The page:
The retainer 12, FIGS. 6-10, has a cylindrical base 54 and a central opening 56 of sufficient size to accommodate the bolts, etc. which the nuts may be engaged with. Depending from the base 54 are a pair of pins 58 and 60 diagonally oppositely positioned. The pins project downwardly from abutments 62 and 64 projecting outwardly from the cylindrical base 54 but lying inwardly of the nut sides defining the minor axis of the nut which is of a width less than the width of the slot in the channel, see FIG. 2. From an inspection of FIG. 1 and FIG. 2 it will be noticed that the diameter of the base of the retainer is such that a clearance space exists between it and the channel lips. FIGS. 2 and 3 show that the arrangement of the pins, and the holes 50 and 52 therefor in the nut, are such that the pins are well within the slot-like opening in the channel during insertion rotation and final positioning of the nut and retainer. The pins are slightly larger in diameter than the holes 50 and 52 in the nut. The pins are chamfered as shown in FIG. 10, and the retainer pins are forced into the holes in the nut. The resulting interference fit locks the retainer to the nut along a horizontal plane of the base.
The retainer is provided with a pair of wing members 66 and 68. The wing members project outwardly and upwardly from the upper edge of base 54 and from opposite sides thereof. The upward projection being at an angle of about 20 degrees with the horizontal plane of the base of the retainer in the preferred form shown. The wing members extend outwardly approximately transversely with respect to the vertical plane containing the two abutments and said pins 58 and 60. In the form shown the wings have curved outer thumb and finger engageable sections 70 and 72. These are of a length and width such that the nut and retainer can be manipulated by the thumb and finger in order to force the nut downwardly into the channel and turn it into locked position ready for receipt of a bolt or the like.
The wings further include second sections 74 and 76. The outer edge surfaces 78 and 28 of sections 70 and 72 of the wings extend substantially in an arc which is concentric of the base 54 and the bolt hole 56. The sections 74 and 76, however, project outwardly from base 54 a much shorter distance. In fact the outer terminal ends 80 of sections 74 and 76 extend parallel to each other and tangential with respect to the circumference of the base and the bolt hole until they intersect with the curvilinear edges 78 of the thumb and finger sections 70 and 72. The ends or edges 80, FIG. 9, thus form diametrically opposite planar vertical faces. The wings each occupy substantially the space between the two abutments 62 and 64 and in effect divide the retainer into portions extending on major and minor axes thereof with the abutments being positioned at obtuse angles with respect thereto. The planar faces defining the extent of the retainer along the minor axis of the retainer are formed by the lesser portion of the second sections of the wings. The retainers are formed for use with mating nuts and the size of the nuts is selected for use in particularly sized channels. Thus all sizes are related to the intended purposes. According to the invention, as noted in FIGS. 1-4, the holes 50 and 52 for pins 58 and 60 are positioned adjacent to the edges of the retainer along its minor axes and at an angle to both the major and minor axis. Likewise the abutments and pins are so placed on the retainer in respect to its major and minor axis. The arrangement is such however that when engaged with a nut the major axis of the retainer is at right angles to the major axis of the nut. The thumb and finger sections 70 and 72 thus project outwardly a substantial distance beyond the short sides of the nut. The second sections of the wings project perpendicularly of the major axis and parallel to the grooves 26 and 28 terminating at approximately the longitudinal center of said grooves.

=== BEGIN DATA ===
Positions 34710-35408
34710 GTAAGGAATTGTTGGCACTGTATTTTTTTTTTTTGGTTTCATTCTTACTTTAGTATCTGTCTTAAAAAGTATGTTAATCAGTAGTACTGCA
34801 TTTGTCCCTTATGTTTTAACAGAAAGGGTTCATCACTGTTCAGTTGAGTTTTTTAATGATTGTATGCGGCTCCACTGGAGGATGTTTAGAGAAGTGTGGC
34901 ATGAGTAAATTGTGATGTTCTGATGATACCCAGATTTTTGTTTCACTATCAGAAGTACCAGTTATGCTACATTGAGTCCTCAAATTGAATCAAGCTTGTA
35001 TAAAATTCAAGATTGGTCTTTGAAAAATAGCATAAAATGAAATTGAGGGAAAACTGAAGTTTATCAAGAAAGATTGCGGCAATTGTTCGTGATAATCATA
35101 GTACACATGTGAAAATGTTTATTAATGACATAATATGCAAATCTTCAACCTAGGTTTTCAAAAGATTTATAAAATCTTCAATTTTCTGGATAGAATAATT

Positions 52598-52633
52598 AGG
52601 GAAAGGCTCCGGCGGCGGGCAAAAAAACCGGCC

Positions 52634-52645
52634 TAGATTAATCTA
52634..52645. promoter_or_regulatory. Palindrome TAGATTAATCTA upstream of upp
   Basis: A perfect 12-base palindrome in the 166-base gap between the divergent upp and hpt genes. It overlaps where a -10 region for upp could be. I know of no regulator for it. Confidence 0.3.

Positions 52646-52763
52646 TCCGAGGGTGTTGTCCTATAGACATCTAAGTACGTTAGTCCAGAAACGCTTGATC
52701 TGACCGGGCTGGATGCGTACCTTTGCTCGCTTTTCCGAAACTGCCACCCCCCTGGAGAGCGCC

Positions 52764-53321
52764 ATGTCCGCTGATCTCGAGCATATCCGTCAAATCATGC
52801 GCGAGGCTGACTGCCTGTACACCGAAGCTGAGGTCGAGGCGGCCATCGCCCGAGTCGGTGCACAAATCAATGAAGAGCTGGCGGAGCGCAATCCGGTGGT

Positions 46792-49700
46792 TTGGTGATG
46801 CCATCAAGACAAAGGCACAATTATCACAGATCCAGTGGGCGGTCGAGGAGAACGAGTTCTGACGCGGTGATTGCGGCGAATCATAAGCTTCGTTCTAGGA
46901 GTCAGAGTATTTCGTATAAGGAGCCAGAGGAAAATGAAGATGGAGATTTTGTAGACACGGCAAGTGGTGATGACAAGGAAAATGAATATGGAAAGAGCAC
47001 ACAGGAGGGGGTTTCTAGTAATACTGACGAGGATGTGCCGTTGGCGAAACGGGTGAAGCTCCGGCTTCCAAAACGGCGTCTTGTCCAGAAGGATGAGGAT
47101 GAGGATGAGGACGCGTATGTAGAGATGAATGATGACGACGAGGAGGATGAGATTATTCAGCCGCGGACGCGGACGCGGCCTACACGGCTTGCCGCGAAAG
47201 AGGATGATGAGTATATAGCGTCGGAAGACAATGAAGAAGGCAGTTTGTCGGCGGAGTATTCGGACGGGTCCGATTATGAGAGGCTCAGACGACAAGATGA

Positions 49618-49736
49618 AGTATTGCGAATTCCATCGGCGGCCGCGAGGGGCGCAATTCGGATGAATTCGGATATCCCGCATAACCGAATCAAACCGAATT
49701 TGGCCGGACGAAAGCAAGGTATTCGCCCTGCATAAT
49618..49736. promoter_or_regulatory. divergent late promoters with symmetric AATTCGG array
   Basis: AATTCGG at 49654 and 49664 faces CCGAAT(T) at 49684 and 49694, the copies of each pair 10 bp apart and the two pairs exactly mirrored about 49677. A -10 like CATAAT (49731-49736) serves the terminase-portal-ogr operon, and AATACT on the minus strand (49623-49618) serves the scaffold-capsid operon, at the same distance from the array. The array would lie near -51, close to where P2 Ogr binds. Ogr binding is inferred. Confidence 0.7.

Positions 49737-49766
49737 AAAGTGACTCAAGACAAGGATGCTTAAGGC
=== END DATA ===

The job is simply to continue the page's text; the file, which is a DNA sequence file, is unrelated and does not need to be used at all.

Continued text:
The retainer is formed preferably of a material such as a thermoplastic synthetic material which is suitable for injection molding and produces wings which are of proper thickness, are resiliently flexible and yet deformable. In the instant invention the wings are of a thickness of the order of 0.03 inches and the base or connecting portions 82 of the wings which connect the thumb and finger sections to the base of the retainer are not as wide as the outer portion of the wings thus providing for extended frictionally engageable surfaces on the wings but also retaining a desired degree of flexibility. Radially extending ribs 84 are also provided to facilitate rotation of the nut-retainer into final position.